In reality, 2 flats would have been plenty, especially since they allowed a mix-match of plants, as long as they were the same price! Next year, I will know better!

So, here are my veggies

  • Tomatoes: a full flat = 48 plants – thankfully, my dad took 4 for his home garden, but it still leaves me with 44.
  • Peppers, Sweet & Chili: 5 pks = 30 plants
  • Little Fingers Eggplant: 1 pk = 6
  • Pickling Cucumbers: 3 pks = 9 (only 3 to a pk)
  • Butternut Squash: 1 pk = 3 (only 3 to a pk)
  • Red Cabbage: 1 pk = 6
  • Brussels Sprouts: 1 pk = 6
  • Lettuce, Red: 2 pks = 12
  • Basil: 2 pks = 12
  • And a separate purchase for DH because he wanted to grow it — Sugar Baby Watermelon: 2 plants

Seriously, where am I going to put all of those plants!?

We planted some of the veggies this weekend. We had to dig up new beds, sifting soil by hand, digging & sifting compost out back. It was very time-consuming and a lot of work. I also planted some in containers: both lettuce plants, 2 brussels sprouts and 1 cabbage.

DH decided it would be better to pick up a yard/truckload of high quality compost/dirt; total cost only $15. A small price to pay to save time and effort for planting the rest.

I’ll keep planting more veggies in what’s left of the containers and the rest will have to wait until this weekend when we’ll have more time to dig out at least one more bed.

In the past, I was neglectful, but this season, I’ll be caring for my babies properly, with “food” and lots of water. It will certainly be a learning experiment, and I really hope that all the hard work will pay off. And just think, next year, most of heavy work will be done. We can re-use the beds and possibly even add wooden boards or cement blocks to make them officially “raised”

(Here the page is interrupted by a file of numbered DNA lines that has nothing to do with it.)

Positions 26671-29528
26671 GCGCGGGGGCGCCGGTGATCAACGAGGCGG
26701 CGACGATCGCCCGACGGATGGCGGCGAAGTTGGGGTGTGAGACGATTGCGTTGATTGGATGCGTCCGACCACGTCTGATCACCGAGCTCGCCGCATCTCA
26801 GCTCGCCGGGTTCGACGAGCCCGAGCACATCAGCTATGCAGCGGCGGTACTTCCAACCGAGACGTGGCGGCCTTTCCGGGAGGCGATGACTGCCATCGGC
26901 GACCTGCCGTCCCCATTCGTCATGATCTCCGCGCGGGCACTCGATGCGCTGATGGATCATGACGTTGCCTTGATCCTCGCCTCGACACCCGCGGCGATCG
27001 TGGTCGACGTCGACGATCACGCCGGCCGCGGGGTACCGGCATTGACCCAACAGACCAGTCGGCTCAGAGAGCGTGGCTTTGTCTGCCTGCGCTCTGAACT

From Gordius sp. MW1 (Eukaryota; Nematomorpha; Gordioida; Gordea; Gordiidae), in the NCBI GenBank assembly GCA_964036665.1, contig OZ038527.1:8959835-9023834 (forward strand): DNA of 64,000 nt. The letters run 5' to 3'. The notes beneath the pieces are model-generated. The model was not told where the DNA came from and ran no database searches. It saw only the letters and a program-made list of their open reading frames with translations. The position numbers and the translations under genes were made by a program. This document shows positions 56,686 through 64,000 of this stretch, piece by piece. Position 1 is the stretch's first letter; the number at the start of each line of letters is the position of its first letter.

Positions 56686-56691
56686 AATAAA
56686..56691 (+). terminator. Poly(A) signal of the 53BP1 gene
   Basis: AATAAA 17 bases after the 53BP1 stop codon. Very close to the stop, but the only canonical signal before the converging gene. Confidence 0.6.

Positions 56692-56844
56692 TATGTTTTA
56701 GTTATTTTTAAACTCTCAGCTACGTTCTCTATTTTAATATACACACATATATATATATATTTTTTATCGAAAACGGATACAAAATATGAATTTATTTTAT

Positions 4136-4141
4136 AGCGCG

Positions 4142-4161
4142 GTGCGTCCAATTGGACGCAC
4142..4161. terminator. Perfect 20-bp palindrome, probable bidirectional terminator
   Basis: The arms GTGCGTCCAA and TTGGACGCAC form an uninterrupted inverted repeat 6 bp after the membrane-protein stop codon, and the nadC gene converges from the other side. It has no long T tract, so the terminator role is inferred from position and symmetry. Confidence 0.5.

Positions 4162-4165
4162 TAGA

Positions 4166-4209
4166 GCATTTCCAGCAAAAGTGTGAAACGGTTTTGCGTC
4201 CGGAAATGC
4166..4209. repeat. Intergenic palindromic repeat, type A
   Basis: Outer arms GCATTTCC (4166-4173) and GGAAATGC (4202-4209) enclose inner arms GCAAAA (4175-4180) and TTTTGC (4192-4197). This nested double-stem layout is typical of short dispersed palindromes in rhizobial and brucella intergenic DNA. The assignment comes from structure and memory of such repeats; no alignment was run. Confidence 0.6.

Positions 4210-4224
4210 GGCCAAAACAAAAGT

Life is good!

Picked My 1st Tomato

Yay, I picked my first “early girl” tomato this morning. It had turned red a couple of days ago but I kept it on the vine so it could ripen a little more.

We planted 4 tomato plants along with basil and oregano in a small garden. We also tried planting 4 organic sprouted potatoes and I’m curious to see what will become of them later this season!

first tomato from the garden this year

Tomato Patio Plant – Review

I originally blogged about the patio cherry tomato plant I purchased from Mahoney’s Garden Center back in June. It was a steep initial investment of $30, but I was willing to take a chance that it would be worth it.

It was a massive plant, about 3 feet tall when we bought it.

Tomato plant on our deck

It grew grew grew all summer, mostly outward, and we had to string the branches several times so they wouldn’t droop on the deck. When we brought it home, there were tons of yellow flowers along with many green tomatoes. It didn’t take very long for them to turn red, and I was very pleased with the vast amount of tomatoes the plant gave us!

It was wonderful to pick handfuls and bowlfuls of delicious cherry tomatoes – every 2nd or 3rd day, I was picking them. I ate them in salads, sauces, and bruschetta. I think my favorite was roasting them in the oven!

So, yes, the $30 investment was worth it. The plant gave us hundreds and hundreds of tomatoes all summer long. I would definitely purchase it again!

the huge bounty of cherry tomatoes

New Deck Veggie Garden

Tomato plant on our deckWe went to the local nursery to purchase a tomato plant for our Topsy Turvy Upside-Down Tomato Planter and ended up purchasing an established larger tomato plant in a container for $30.

Yes, we have plenty of room to grow veggies normally in soil in our yard, but I thought it would be fun to grow a tomato plant on our deck; I just have to remember to water a couple of times weekly. I set an alarm on my iPhone every other morning to remind me!

It’s a very large plant, about 3 feet tall, and it’s exciting because there are already tons of green cherry tomatoes on the plant, and I can’t wait until they are ripe! It came with a wire rack around the plant to keep the plant from drooping, and DH also added a long stake that we will eventually “tie off” if it gets taller.